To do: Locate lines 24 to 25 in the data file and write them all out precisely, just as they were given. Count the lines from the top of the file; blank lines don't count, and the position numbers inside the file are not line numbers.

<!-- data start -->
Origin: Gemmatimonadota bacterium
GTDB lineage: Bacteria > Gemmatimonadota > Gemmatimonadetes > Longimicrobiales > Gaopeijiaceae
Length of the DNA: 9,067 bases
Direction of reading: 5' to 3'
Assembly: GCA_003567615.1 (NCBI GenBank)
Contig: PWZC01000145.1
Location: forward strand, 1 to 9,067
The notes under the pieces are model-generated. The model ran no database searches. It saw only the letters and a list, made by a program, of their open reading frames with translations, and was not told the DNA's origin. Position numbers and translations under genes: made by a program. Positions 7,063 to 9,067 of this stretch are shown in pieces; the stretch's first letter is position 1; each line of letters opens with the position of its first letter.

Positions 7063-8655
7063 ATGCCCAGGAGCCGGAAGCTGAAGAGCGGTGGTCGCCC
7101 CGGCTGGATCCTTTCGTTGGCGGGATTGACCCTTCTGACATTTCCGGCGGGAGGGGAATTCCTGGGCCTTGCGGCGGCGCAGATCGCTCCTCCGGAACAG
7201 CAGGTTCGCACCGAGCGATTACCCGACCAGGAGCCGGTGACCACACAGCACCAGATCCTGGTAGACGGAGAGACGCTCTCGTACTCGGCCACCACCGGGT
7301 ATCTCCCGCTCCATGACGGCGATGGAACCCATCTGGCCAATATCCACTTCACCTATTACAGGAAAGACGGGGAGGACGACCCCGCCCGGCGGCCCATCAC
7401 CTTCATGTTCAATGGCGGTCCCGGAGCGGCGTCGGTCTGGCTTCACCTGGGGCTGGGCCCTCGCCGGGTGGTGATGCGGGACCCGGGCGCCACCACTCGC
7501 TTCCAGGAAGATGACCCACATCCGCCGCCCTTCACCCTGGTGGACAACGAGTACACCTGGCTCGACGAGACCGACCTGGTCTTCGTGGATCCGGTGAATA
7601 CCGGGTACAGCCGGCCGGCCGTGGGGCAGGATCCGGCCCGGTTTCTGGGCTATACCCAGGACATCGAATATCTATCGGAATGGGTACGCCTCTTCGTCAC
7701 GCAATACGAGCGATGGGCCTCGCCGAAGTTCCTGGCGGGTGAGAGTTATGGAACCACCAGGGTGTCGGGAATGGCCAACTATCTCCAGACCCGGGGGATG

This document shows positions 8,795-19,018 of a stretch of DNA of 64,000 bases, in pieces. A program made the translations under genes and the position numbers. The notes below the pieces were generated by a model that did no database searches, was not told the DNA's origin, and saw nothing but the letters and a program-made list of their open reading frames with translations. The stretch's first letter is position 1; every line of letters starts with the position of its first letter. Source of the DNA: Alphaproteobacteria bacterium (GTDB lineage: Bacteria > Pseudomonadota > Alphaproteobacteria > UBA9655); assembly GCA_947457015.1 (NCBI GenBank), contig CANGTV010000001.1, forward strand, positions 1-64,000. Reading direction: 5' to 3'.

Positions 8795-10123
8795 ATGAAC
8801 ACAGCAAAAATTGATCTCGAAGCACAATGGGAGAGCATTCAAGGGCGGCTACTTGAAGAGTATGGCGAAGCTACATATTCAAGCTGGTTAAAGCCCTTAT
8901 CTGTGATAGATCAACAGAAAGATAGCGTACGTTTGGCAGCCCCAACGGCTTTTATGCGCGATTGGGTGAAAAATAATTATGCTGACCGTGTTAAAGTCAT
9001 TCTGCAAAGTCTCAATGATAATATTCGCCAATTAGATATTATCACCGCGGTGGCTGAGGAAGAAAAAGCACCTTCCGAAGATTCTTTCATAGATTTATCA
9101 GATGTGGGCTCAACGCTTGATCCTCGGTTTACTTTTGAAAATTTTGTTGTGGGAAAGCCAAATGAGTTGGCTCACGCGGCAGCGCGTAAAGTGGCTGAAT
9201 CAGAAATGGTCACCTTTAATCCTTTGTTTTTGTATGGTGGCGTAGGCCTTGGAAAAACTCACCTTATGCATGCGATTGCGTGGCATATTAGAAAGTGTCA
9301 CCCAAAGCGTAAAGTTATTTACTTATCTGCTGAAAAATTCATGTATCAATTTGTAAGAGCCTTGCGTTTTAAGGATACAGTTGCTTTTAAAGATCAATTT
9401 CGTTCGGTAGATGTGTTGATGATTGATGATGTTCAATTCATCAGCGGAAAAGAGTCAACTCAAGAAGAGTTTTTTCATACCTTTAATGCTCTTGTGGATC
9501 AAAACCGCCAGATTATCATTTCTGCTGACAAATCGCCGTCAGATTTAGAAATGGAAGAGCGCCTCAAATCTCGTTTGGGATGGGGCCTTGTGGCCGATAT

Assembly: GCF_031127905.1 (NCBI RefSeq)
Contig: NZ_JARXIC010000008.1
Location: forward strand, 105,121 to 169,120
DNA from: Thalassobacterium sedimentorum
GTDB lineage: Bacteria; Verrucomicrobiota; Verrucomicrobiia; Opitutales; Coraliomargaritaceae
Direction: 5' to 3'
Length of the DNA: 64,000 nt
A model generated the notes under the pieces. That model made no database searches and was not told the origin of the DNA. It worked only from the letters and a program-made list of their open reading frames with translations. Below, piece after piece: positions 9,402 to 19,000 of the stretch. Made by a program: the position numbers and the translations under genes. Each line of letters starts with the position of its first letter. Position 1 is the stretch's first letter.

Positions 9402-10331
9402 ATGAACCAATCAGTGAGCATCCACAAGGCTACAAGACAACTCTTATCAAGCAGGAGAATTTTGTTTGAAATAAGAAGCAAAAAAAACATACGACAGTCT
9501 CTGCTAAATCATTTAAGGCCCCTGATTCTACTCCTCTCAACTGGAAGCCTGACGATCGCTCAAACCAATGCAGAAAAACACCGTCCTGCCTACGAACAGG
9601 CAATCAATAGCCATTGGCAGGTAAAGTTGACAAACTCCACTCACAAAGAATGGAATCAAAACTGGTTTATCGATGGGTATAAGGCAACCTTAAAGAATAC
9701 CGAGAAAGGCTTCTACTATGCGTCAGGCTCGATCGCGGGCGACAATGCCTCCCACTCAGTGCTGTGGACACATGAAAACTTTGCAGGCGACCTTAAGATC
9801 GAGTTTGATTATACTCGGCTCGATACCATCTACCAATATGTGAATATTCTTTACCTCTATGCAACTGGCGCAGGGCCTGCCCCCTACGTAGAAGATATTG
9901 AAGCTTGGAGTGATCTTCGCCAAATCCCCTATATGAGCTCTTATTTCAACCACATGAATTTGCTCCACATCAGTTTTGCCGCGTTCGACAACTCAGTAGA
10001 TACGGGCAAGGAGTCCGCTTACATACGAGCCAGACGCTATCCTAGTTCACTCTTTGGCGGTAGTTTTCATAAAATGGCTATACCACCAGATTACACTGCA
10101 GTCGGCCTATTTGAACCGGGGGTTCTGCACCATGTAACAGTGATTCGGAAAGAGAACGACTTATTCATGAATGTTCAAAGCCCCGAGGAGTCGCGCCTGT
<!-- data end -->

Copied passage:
9101 GATGTGGGCTCAACGCTTGATCCTCGGTTTACTTTTGAAAATTTTGTTGTGGGAAAGCCAAATGAGTTGGCTCACGCGGCAGCGCGTAAAGTGGCTGAAT
9201 CAGAAATGGTCACCTTTAATCCTTTGTTTTTGTATGGTGGCGTAGGCCTTGGAAAAACTCACCTTATGCATGCGATTGCGTGGCATATTAGAAAGTGTCA